To celebrate SLAM’s 30th anniversary, we’re spotlighting the 30 most influential men’s college teams from our past 30 years. Stats, records and chips aren’t the main factor here, it’s all about their contribution to the game’s cultural fabric. For the next 30 days—Monday through Friday— we’ll be unveiling the full list here. We’ve also got an exclusive retro collegiate collection, out now, that pays homage to each squad’s threads. Shop here.

Let’s take it back to ‘08. The Memphis Tigers, led by then-head coach John Calipari, had lost in the South Regional Final the season prior, but going into the ‘07-08 season, all eyes were on them to see what they would do next. 

Of course, the arrival of a 6-3, top-ranked standout from Chicago who had caught the attention of the nation during his time at Simeon Career Academy, gave the hype surrounding the Tigers an extra boost. Boost might be an understatement. We’re talking about the Rose who would eventually become one of the youngest, ever, to win the NBA’s MVP award. Not a what-if story, or what-was, but what remains: he’s one of the most aero-dynamic players of all time and has set the standard for what the word even means. 

Even back then, and with far less tattoos, Derrick Rose was bouncier than ever when he suited up for the Tigers and averaged 15 points and 4 assists per game. His court vision and ability to orchestrate plays elevated the Tigers to unprecedented heights as they embarked on a 26-game winning streak to start the season, earning them a No. 1 ranking for the first time in 25 years. While Calipari, who is one of the greatest college coaches ever, led the helm, Rose and veteran leaders like Joey Dorsey and Chris Douglas-Roberts helped guide the Tigers all the way to the NCAA tournament.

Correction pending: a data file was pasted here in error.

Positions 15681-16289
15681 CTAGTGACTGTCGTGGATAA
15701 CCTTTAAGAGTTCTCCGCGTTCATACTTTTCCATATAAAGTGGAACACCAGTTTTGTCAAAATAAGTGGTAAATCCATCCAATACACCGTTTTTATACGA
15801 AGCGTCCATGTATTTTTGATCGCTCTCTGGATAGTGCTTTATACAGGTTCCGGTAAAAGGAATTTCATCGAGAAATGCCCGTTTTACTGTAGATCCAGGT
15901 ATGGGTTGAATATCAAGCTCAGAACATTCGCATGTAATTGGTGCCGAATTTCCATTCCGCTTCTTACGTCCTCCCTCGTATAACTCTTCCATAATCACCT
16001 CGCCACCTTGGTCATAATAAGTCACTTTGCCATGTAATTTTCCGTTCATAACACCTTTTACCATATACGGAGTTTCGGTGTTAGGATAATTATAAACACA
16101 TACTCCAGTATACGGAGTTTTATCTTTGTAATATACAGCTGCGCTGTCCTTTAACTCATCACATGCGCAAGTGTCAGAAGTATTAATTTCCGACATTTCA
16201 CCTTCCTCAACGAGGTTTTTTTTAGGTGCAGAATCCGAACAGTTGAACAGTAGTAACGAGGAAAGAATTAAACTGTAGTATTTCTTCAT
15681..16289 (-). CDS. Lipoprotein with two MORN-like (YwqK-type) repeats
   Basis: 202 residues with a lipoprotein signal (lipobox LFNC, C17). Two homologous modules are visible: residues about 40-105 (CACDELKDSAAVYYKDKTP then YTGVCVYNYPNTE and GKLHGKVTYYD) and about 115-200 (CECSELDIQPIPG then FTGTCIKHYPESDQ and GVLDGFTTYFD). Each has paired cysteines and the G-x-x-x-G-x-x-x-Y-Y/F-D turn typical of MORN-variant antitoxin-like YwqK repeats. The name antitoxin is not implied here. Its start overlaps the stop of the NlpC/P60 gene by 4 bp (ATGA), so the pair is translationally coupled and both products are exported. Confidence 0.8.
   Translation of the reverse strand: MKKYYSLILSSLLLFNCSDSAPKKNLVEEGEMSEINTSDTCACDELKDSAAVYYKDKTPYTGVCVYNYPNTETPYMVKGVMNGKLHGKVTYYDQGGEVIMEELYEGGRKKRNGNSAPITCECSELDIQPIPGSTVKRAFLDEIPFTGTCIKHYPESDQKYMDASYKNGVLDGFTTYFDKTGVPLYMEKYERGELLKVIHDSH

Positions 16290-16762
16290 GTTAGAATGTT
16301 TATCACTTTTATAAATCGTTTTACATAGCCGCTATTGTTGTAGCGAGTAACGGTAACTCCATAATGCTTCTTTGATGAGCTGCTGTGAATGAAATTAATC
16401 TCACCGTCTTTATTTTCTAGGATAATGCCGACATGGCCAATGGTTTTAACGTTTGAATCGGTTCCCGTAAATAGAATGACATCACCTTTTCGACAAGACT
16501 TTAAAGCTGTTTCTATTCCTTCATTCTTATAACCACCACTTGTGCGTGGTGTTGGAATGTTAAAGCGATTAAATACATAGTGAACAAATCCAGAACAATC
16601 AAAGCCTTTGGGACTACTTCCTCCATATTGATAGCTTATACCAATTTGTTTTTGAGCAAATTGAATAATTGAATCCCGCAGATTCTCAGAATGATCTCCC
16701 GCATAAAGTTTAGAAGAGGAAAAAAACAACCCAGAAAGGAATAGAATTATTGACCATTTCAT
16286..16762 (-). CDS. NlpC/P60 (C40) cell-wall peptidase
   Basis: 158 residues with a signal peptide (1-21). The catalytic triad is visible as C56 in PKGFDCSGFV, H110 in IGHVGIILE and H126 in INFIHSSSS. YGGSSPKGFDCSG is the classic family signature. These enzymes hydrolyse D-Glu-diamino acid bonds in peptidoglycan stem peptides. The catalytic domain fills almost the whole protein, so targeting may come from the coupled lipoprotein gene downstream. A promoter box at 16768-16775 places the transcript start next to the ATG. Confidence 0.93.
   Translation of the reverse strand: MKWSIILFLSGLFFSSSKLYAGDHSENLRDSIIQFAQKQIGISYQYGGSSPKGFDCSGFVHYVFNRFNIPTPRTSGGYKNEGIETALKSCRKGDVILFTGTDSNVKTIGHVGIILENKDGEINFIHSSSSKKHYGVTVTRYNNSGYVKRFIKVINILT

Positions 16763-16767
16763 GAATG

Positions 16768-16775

They defeated No. 16-seeded Texas–Arlington and 8-seed Mississippi State, triumphed over No. 5 seed Michigan State and, in a dramatic regional final, outclassed a No. 2-seeded Texas team and No. 1 seed UCLA to make it all the way to the National Championship game against Kansas. Rose, ever-so composed for someone who had yet to play on the big stage, held his own for an entire 45 minutes of the overtime matchup. He dished out dimes effortlessly, commanded the offense like a true floor general and went at it against two, sometimes three defenders as he made his way to the basket. 

Despite the loss, that game was just a glimpse into the future. The Tigers sent three players to the League that June: in the ‘08 NBA Draft, Rose was selected by the Chicago Bulls with the No. 1 pick, while Douglas-Roberts and Anderson both were drafted in the second round; a testament to Calipari’s legacy in molding the game’s brightest stars. That ‘07-08 season is also tied for the most wins (38) in a single season in NCAA history, a feat only Calipari holds. He’d do it again during his tenure at Kentucky, but the record books will tell you that the ‘07-08 Memphis Team did it first. 

Photos via Getty Images.


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